Hard Lessons

I'm Glad My Daughter Got Caught Shoplifting

I asked her why she did it, and she shrugged her shoulders.

Illustration of two hands stealing diamond rings

My kids were with their father last summer for a week. We are divorced, and he takes them on really fun vacations every year. I was sitting outside on my deck, enjoying the wonderful weather and reassuring myself my kids were just fine and I could make it through the week without them. This was always harder on me than it was on them. I started to doze off — and that’s when I got the call from my ex.

I don’t think he’s ever called me during their vacations, so my heart immediately started to pound. “I have some bad news,” he said. Before he finished his sentence, I shouted out: “Is everyone okay? What happened?”

“Everyone is fine, but we’ve spent the afternoon at the police station,” he told me. What he said next shocked me: “Elsa took a ring while we were shopping and got caught.”

My first thoughts went to my daughter: Was she scared? Was she okay? Did she cry?

“She’s fine. Quiet but fine. She didn’t cry,” he said.

I wanted to talk to her immediately. I can read my daughter better than her dad, and I needed to know she was okay. When we talked she was short with me, defensive, and seemed very annoyed. I wanted to know how she was doing. This is how my daughter operates — when she knows she’s done something wrong, she gets very snippy and shuts down. Her remorseful emotions come out later when I’m trying to pry them out of her.

I got the whole story from her dad. She was with her cousins in a department store and they were looking at a bin full of rings. My daughter and her cousin found some that had fallen on the floor and the shelves next to the bin that didn’t have a price tag. They were caught on video saying, “These don’t have a price tag so they must be free.” They laughed and put them on their fingers.

The store got a picture of my kids, a video of my kids, and lots of pictures of my ex and children as they drove away from the store. They contacted the police, who called my ex-husband to let him know they were no longer allowed in the store and they had to turn themselves in. Because they were four hours away from home, my ex decided the best thing to do would be to take our daughter right to the local police station and get it over with.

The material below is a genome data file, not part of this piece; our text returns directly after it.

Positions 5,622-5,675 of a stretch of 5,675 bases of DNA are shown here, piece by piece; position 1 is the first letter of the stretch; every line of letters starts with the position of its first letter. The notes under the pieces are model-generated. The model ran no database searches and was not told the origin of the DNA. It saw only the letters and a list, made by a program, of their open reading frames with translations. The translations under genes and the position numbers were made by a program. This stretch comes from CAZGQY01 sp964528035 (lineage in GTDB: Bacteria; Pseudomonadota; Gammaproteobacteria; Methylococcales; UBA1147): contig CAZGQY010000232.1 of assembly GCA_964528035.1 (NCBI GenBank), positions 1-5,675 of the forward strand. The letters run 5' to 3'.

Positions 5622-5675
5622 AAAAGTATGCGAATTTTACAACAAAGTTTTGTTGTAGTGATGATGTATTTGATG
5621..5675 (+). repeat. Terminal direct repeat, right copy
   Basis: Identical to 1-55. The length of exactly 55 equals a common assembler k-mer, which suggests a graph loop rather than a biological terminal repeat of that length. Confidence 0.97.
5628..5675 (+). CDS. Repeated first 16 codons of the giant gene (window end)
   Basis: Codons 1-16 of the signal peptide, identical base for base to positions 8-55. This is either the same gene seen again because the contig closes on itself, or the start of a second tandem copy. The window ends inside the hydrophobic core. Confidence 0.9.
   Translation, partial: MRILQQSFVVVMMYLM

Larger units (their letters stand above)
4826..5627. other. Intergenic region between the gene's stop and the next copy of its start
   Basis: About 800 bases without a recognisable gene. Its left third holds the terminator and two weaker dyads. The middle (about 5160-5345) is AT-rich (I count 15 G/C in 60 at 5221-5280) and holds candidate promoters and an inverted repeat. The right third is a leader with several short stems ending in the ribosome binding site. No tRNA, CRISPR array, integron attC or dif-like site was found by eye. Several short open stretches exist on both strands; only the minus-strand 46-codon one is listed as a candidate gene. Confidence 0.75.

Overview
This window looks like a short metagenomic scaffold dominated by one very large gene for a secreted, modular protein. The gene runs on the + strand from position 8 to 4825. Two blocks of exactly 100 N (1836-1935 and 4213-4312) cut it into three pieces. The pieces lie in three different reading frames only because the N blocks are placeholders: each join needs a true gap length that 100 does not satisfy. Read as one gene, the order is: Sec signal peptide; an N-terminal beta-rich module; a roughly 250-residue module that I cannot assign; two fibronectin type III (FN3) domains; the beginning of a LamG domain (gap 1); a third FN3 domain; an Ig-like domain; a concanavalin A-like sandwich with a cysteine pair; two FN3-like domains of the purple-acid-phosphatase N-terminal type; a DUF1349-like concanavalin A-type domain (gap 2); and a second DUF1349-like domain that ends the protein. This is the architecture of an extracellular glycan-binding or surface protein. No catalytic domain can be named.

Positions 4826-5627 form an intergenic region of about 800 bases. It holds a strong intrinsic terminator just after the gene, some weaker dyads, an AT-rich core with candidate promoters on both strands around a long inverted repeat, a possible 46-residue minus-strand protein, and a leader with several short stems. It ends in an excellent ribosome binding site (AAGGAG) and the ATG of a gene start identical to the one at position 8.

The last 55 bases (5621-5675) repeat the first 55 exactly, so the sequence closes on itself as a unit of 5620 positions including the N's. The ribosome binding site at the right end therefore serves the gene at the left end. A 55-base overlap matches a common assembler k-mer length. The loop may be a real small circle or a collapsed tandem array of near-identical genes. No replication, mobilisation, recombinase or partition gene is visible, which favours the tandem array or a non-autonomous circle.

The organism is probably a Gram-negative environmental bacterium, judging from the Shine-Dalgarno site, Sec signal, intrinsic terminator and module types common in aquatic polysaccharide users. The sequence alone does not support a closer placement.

She was told she needed to write a letter of apology to the store, which she did that same day. Because she lived so far away, she would have a hearing closer to home.

When she got home from the trip, I could tell she was very upset with herself. She cried a lot. The ring she took was a dollar; her father would have bought it for her. She had thousands in her bank account from her summer job. I asked her why she did it and she shrugged her shoulders.

I had so many questions and worries: Is this an addiction? How many times has she done this before? Can I ever trust her to go shopping with her friends or cousins again? I was ashamed, embarrassed, and really mad at my daughter for doing something so stupid. Then, I remember I’d done dumb things as a teenager and just never got caught. I stole some hard candy from the grocery store when I was a freshman in high school. When I was a senior, I had a party when my mom went out for a late evening. We drank vodka from the liquor cabinet and refilled the bottles with water.

Since then, we’ve had several conversations about it, and she tells me she knew it wasn’t okay but she never thought they’d get caught. Which is hard to hear but do we ever think we are going to get caught when we do something we shouldn’t? No, we think we are smarter than that, and are teens really think they are smarter than the adults who are paying attention.

Her court date was six months later and I truly believe that really scared her into never doing anything like this again. At least I hope.

It took everything I had to keep it together while my daughter was being fingerprinted, which was gut-wrenching for me to watch. She apologized to the judge, who assigned her ten hours of community service to be completed within two months. I told her she had to take care of that herself — find a place to do the service and schedule her hours. She decided to volunteer at the local food bank. Because of her age, this will be on her record for a while.

Of course, I wish my child never shoplifted in the first place. I never would have believed she had it in her to do such a thing. But she did do it, and since she did, I’m thankful she didn’t get off with just a warning. Having to complete the community service was hard, and she missed out on time with her friends.

As hard as it’s been to watch her go through this, I truly believe her consequences had a greater effect on her than anything I could have said. There are times our teens need to learn painful lessons, and man, this was one of those times.